Health Equity Lessons from…the United States? Really?


Published on

This presentation offers health equity lessons from the United States.

Matt Kanter
Follow us on twitter @wellesleyWI

Published in: Health & Medicine, Education
  • Be the first to comment

  • Be the first to like this

No Downloads
Total views
On SlideShare
From Embeds
Number of Embeds
Embeds 0
No embeds

No notes for slide

Health Equity Lessons from…the United States? Really?

  1. 1. Health Equity Lessons from…the United States? Really? Matt Kanter December 16, 2009 © The Wellesley Institute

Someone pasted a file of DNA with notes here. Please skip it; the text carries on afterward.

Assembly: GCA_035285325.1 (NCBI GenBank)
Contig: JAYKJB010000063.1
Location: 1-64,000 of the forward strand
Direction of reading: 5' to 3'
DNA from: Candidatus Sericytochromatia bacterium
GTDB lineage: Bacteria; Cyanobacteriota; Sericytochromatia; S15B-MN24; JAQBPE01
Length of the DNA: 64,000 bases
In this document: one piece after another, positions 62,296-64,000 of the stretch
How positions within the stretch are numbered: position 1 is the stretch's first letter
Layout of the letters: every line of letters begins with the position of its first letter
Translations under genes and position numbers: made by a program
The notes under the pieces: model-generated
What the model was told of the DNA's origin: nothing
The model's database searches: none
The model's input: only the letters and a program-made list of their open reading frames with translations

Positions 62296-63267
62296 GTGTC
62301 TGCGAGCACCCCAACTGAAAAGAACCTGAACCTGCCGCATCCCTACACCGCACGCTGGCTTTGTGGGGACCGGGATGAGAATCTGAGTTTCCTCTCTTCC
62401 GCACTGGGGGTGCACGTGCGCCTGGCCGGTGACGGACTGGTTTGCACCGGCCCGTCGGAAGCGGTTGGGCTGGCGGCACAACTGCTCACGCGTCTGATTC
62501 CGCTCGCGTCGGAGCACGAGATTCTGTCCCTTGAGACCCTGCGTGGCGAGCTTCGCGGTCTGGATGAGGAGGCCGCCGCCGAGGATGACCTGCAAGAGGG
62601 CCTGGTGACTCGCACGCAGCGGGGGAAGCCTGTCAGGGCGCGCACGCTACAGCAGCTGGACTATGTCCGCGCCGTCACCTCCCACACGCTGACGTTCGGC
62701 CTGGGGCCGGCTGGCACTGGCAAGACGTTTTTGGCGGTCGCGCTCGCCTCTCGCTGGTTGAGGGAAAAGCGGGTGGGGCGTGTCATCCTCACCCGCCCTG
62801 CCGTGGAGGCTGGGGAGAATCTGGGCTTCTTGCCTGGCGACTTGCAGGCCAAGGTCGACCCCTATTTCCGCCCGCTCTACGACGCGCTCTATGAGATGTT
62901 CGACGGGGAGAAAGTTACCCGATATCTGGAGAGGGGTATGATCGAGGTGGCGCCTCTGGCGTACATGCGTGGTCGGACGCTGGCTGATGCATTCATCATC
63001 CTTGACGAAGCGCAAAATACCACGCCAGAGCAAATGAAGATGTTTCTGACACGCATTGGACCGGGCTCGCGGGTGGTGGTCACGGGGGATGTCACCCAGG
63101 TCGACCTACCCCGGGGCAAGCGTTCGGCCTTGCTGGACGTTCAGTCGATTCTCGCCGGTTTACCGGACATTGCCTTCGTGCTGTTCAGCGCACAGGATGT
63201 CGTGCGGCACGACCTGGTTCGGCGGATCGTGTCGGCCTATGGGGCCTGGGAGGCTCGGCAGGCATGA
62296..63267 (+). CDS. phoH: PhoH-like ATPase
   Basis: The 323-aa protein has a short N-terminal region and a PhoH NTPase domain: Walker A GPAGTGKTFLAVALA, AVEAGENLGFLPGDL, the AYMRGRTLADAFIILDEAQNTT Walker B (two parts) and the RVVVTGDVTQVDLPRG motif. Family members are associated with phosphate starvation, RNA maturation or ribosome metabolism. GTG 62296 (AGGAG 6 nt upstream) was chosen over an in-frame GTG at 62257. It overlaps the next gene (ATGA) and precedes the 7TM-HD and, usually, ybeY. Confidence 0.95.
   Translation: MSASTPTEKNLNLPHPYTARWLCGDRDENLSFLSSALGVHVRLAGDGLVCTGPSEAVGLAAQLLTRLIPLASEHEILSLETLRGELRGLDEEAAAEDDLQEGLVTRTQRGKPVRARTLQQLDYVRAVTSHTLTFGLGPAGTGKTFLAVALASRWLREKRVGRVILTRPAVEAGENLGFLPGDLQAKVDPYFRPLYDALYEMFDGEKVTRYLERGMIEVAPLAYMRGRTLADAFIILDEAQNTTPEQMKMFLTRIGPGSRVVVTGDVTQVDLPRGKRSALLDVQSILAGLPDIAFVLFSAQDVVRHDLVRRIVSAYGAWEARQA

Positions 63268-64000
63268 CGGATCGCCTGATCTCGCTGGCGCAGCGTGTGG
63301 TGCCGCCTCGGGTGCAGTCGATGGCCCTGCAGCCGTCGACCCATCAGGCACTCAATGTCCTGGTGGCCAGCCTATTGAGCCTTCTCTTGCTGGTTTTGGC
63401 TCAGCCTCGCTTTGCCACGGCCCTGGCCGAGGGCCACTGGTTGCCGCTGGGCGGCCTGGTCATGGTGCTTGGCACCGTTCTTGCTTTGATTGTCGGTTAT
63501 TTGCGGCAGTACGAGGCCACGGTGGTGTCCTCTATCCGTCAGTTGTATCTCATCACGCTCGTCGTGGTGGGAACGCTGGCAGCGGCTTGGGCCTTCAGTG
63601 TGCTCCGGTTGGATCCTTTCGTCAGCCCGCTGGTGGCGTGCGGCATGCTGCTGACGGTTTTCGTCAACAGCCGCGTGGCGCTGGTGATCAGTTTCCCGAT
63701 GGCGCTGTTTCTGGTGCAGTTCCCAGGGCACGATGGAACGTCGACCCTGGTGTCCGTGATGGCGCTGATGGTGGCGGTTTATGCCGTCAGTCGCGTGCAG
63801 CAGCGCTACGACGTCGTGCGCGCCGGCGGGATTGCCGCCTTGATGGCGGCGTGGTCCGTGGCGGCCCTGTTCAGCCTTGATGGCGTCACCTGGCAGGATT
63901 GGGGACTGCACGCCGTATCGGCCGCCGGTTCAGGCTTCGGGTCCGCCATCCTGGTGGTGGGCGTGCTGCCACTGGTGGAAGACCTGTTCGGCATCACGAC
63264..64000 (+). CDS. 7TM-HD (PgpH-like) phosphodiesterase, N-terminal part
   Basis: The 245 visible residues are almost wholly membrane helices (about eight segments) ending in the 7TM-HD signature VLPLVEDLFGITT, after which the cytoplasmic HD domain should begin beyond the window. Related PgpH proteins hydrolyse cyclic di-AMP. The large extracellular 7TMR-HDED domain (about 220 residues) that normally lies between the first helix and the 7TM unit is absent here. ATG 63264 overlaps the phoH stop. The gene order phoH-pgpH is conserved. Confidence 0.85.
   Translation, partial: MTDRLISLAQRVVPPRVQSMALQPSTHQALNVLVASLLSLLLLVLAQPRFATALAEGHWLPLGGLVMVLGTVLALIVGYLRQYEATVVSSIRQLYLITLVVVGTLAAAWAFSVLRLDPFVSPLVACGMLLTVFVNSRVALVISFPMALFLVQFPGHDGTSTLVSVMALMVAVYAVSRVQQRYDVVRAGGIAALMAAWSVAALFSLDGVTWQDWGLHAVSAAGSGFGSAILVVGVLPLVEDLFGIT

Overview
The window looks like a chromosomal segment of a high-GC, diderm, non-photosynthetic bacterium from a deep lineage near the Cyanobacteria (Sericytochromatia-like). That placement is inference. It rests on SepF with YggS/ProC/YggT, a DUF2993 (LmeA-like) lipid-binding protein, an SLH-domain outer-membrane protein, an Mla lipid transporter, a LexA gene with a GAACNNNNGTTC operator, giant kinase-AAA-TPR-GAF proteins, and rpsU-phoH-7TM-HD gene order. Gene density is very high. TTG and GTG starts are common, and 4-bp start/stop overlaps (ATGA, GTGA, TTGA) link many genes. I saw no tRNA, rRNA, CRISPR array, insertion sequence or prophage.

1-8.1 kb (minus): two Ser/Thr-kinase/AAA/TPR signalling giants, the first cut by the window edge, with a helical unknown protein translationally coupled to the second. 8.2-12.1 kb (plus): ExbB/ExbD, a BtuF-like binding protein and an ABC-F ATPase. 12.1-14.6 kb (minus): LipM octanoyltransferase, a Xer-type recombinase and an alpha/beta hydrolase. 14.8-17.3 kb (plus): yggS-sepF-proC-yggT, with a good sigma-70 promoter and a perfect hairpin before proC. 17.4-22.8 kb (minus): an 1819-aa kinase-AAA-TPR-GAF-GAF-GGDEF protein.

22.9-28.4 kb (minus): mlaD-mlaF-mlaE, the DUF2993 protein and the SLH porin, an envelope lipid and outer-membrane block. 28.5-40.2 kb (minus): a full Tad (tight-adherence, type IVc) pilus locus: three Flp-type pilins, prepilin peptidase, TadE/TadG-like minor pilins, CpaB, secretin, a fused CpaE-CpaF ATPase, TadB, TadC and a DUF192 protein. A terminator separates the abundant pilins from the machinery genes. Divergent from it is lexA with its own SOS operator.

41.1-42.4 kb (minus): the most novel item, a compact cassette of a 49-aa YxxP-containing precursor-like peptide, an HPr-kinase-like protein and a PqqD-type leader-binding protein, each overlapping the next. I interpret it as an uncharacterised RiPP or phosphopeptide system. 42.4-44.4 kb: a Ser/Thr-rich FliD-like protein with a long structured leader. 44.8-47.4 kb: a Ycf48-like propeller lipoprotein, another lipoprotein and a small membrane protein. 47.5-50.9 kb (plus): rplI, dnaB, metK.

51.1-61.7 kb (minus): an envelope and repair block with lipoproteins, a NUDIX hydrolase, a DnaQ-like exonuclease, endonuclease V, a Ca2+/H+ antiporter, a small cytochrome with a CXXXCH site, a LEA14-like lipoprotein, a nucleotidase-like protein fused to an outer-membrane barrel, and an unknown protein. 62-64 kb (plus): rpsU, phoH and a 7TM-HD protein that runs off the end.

2. 2. Outline of Presentation • Health Equity Statistics in the U.S. • Discuss Current U.S. Health Care Reform • State and Local Equity Initiatives • Massachusetts – The City of Boston • California • New Jersey • Possible Lessons for Canada 2
  3. 3. Health Equity in the U.S. • Canadians’ perceptions of the American health care system • Medical expenditures are the leading cause of personal bankruptcies in the U.S. • What could the U.S. possibly teach Canadians about Health Equity? • First, the statistics… 3
  4. 4. Health Equity in the U.S.: The Uninsured • 17.4% of non-elderly Americans are uninsured (45.7 million people) • 32% of those considered “low-income” lack health insurance • 10.3% of children are uninsured • 20.6% of African-Americans and 32.2% of Hispanic Americans do not have insurance • 18.8% of non-elderly workers are uninsured 4
  5. 5. Health Equity in the U.S.: Health Spending 5
  6. 6. Health Equity in the U.S.: Health Spending 6